Category Archives: Basque Fact of the Week

Basque Fact of the Week: Akerbeltz

Many of the figures in Basque mythology are shrouded in mystery, their true natures lost to the mists of time. Whatever role they played in the original Basque religion, their character became confused and contorted with the advent of Christianity. The black he-goat – the Akerbeltz – is a prime example. While he was originally […]

Basque Fact of the Week: Picasso’s Guernica

Tomorrow marks 84 years since the bombing of Gernika, that day during the Spanish Civil War when Hitler’s Air Force, at the behest of Franco, bombed the civilian population of the Basque village on a Monday, market day. It was one of the first aerial bombings of a civilian population, though other Basque towns, notably […]

Basque Fact of the Week: The Makila, the Basque Walking Stick

Basque culture is ubiquitous with numerous unique symbols and iconography — the lauburu, the eguzkilore, the omnipresent font that decorates store fronts, and so much more. One of the most unique Basque symbols is the makila, a walking stick that is, today, ceremonially used to recognize important persons. However, did you know that it can […]

Basque Fact of the Week: The Sanchos of Pamplona

If there ever was a single political entity that encompassed all of what we now think of as the Basque Country — Euskal Herria with its seven provinces — it was the Kingdom of Nafarroa, originally known as the Kingdom of Pamplona. On the border of what later became France and Spain, it enjoyed great […]

Basque Fact of the Week: The Flute and Drum, the Basque One-Person Band

Song and dance are an integral part of Basque culture. It seems that, whenever you get more than a few Basques together, they spontaneously break out in song and dance. At large dinners, whole rooms can bust out into song. At fiestas, small groups dance in the street. And where there is song and dance, […]

Basque Fact of the Week: The Basajaunak, the Wild Lords of the Forest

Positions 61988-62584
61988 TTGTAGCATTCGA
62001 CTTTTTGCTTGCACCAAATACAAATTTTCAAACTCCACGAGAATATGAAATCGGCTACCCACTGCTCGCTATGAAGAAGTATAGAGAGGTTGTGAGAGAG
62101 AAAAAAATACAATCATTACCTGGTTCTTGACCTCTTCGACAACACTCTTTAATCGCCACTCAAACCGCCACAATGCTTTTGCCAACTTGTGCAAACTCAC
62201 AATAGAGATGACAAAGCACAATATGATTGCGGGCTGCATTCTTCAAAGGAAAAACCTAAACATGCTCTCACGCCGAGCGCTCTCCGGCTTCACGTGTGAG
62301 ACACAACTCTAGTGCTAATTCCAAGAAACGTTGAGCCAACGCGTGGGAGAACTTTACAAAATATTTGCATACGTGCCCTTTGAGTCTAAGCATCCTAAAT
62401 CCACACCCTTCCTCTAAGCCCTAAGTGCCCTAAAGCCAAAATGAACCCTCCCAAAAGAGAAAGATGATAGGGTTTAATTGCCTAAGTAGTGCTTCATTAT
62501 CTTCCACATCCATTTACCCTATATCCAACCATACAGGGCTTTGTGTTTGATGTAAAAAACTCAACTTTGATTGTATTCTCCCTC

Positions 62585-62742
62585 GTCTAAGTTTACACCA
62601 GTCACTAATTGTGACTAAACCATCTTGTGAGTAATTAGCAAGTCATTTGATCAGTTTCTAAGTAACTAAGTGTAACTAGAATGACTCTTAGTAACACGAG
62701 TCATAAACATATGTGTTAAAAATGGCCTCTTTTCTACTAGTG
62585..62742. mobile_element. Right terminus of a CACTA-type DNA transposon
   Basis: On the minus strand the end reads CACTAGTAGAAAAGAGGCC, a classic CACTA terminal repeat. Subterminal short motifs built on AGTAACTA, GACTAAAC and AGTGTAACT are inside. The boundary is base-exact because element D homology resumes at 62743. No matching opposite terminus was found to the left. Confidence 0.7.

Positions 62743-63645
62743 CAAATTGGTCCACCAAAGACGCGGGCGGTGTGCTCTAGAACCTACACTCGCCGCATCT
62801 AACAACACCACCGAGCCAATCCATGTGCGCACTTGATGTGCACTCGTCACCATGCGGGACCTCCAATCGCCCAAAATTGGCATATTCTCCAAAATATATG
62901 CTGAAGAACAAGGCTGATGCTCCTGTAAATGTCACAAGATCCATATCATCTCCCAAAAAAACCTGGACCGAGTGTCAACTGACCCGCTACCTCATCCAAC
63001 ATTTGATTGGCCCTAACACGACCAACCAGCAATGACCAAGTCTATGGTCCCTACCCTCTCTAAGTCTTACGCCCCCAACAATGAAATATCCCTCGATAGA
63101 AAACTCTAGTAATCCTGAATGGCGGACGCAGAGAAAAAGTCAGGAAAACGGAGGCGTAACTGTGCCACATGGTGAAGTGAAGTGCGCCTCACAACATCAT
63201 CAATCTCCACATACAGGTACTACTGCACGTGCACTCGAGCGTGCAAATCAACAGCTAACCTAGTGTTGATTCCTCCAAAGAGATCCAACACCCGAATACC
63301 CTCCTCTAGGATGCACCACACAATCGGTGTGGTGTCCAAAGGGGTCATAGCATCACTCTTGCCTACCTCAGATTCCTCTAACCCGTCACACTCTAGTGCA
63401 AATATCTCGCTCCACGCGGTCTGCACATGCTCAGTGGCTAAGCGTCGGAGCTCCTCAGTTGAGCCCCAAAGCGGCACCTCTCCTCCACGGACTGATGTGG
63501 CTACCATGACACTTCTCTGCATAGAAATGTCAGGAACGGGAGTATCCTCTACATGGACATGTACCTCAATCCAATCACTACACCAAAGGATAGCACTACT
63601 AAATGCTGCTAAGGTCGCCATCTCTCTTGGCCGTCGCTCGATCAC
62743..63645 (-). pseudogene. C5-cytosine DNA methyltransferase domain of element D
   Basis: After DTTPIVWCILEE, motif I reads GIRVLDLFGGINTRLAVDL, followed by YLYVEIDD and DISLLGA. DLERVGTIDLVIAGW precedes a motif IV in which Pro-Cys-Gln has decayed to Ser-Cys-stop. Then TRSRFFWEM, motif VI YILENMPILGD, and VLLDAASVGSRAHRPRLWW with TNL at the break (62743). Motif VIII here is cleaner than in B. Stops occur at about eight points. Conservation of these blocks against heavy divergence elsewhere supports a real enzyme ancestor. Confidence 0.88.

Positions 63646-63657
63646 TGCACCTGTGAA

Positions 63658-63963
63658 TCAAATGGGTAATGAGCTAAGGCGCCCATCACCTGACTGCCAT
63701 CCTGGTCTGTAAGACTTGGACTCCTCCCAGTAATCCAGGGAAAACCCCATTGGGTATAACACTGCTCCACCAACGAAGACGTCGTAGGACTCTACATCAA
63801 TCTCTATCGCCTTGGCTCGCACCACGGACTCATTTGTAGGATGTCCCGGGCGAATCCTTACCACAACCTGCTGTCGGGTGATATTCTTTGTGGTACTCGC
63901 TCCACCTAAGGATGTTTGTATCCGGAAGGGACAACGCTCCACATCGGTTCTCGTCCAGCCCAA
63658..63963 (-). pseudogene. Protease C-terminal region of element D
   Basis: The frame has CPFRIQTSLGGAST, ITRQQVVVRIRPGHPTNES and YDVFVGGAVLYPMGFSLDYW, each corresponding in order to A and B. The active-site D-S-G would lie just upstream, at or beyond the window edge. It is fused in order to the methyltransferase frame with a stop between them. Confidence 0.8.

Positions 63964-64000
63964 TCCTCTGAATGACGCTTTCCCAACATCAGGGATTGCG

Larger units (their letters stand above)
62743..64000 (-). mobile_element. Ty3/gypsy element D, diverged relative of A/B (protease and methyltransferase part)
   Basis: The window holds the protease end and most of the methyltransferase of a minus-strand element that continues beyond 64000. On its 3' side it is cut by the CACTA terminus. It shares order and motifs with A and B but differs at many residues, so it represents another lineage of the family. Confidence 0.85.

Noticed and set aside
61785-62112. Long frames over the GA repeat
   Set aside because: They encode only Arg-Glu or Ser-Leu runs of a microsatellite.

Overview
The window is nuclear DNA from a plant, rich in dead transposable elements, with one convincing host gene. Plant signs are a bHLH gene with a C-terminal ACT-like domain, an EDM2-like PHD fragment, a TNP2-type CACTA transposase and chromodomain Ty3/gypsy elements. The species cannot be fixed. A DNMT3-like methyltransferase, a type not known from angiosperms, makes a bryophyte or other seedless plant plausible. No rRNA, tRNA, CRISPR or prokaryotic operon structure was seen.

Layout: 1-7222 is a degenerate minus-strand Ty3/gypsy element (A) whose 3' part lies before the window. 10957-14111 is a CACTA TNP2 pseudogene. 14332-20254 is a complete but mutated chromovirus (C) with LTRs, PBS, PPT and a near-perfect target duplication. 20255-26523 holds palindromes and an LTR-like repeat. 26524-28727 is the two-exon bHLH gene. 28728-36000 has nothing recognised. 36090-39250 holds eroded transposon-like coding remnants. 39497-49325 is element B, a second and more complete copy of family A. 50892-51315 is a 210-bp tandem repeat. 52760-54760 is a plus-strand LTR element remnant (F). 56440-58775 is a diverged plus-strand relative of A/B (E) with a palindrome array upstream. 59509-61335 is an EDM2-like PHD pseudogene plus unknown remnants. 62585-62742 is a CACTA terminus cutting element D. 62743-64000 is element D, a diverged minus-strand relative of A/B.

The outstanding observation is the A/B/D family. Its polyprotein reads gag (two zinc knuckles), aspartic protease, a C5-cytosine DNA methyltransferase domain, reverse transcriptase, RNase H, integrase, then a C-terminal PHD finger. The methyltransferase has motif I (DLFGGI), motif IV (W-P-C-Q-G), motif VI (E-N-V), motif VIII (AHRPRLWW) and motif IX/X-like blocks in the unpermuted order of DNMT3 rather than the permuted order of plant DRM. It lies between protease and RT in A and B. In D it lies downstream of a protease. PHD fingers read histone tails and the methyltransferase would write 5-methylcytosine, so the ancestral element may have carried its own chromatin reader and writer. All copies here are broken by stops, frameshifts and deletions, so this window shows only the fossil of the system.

Basque mythology is full of colorful characters and beings. With the dense forests that cover the imposing mountains rising from the sea, it should come as no surprise that the mythology features beings that dwell in those forest and are closely connected to nature. However, the Basajaunak — the wild lords of the forest — […]

Basque Fact of the Week: A Basque in Lunch atop a Skyscraper

Lunch atop a Skyscraper is one of the most iconic photographs ever taken. Taken in 1932, it features 11 men casually eating their lunch while sitting upon a crossbeam dangling above New York City. The photo was a publicity stunt, taken to promote the construction of Rockefeller Center. Even so, much about the photo remains […]

Basque Fact of the Week: Saint Pierre and Miquelon

On the furthest reaches of Canada’s eastern coast lies Saint Pierre and Miquelon, a small group of islands just south of Newfoundland. A French Territorial Collectivity, the islands are the last remaining vestige of New France, at least in North America – the people are guaranteed French citizenship. However, perhaps more interestingly, if you look […]

Basque Fact of the Week: A New Poem Written in Euskara Discovered

One of the challenges with studying and understanding the origins and evolution of the Basque language is simply that it is only until relatively recently that it has been written down. Thus, whenever a new fragment of Euskara is discovered, it is a big deal. While the oldest known phrases in Euskara data back to […]

Basque Fact of the Week: Lucas Eguibar Bretón, Snowboard Cross World Champion

When you think of the Basque Country and sports, images of pelota, rowing, or stone lifting come to mind. And of course soccer, no matter who you root for. However, while the Basque Country certainly gets snow, it isn’t known for winter sports. However, that might start changing with the incredible performances of Lucas “Luki” […]